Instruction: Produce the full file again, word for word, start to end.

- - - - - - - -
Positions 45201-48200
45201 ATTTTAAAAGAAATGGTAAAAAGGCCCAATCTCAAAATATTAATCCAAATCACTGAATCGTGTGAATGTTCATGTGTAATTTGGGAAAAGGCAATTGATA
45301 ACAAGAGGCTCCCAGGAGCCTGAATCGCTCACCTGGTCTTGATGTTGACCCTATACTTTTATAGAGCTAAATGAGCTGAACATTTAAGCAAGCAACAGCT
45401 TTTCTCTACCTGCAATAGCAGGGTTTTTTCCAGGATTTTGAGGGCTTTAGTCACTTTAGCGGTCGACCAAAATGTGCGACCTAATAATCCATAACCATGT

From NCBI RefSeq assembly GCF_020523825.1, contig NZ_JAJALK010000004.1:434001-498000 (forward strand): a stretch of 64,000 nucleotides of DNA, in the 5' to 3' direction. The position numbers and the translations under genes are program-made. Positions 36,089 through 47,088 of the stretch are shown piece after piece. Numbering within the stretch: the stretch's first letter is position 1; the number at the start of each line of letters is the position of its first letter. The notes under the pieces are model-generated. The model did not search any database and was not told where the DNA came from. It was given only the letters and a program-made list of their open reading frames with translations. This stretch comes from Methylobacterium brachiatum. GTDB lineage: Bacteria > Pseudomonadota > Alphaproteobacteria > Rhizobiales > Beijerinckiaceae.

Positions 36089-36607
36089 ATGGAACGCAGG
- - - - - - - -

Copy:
Positions 45201-48200
45201 ATTTTAAAAGAAATGGTAAAAAGGCCCAATCTCAAAATATTAATCCAAATCACTGAATCGTGTGAATGTTCATGTGTAATTTGGGAAAAGGCAATTGATA
45301 ACAAGAGGCTCCCAGGAGCCTGAATCGCTCACCTGGTCTTGATGTTGACCCTATACTTTTATAGAGCTAAATGAGCTGAACATTTAAGCAAGCAACAGCT
45401 TTTCTCTACCTGCAATAGCAGGGTTTTTTCCAGGATTTTGAGGGCTTTAGTCACTTTAGCGGTCGACCAAAATGTGCGACCTAATAATCCATAACCATGT

From NCBI RefSeq assembly GCF_020523825.1, contig NZ_JAJALK010000004.1:434001-498000 (forward strand): a stretch of 64,000 nucleotides of DNA, in the 5' to 3' direction. The position numbers and the translations under genes are program-made. Positions 36,089 through 47,088 of the stretch are shown piece after piece. Numbering within the stretch: the stretch's first letter is position 1; the number at the start of each line of letters is the position of its first letter. The notes under the pieces are model-generated. The model did not search any database and was not told where the DNA came from. It was given only the letters and a program-made list of their open reading frames with translations. This stretch comes from Methylobacterium brachiatum. GTDB lineage: Bacteria > Pseudomonadota > Alphaproteobacteria > Rhizobiales > Beijerinckiaceae.

Positions 36089-36607
36089 ATGGAACGCAGG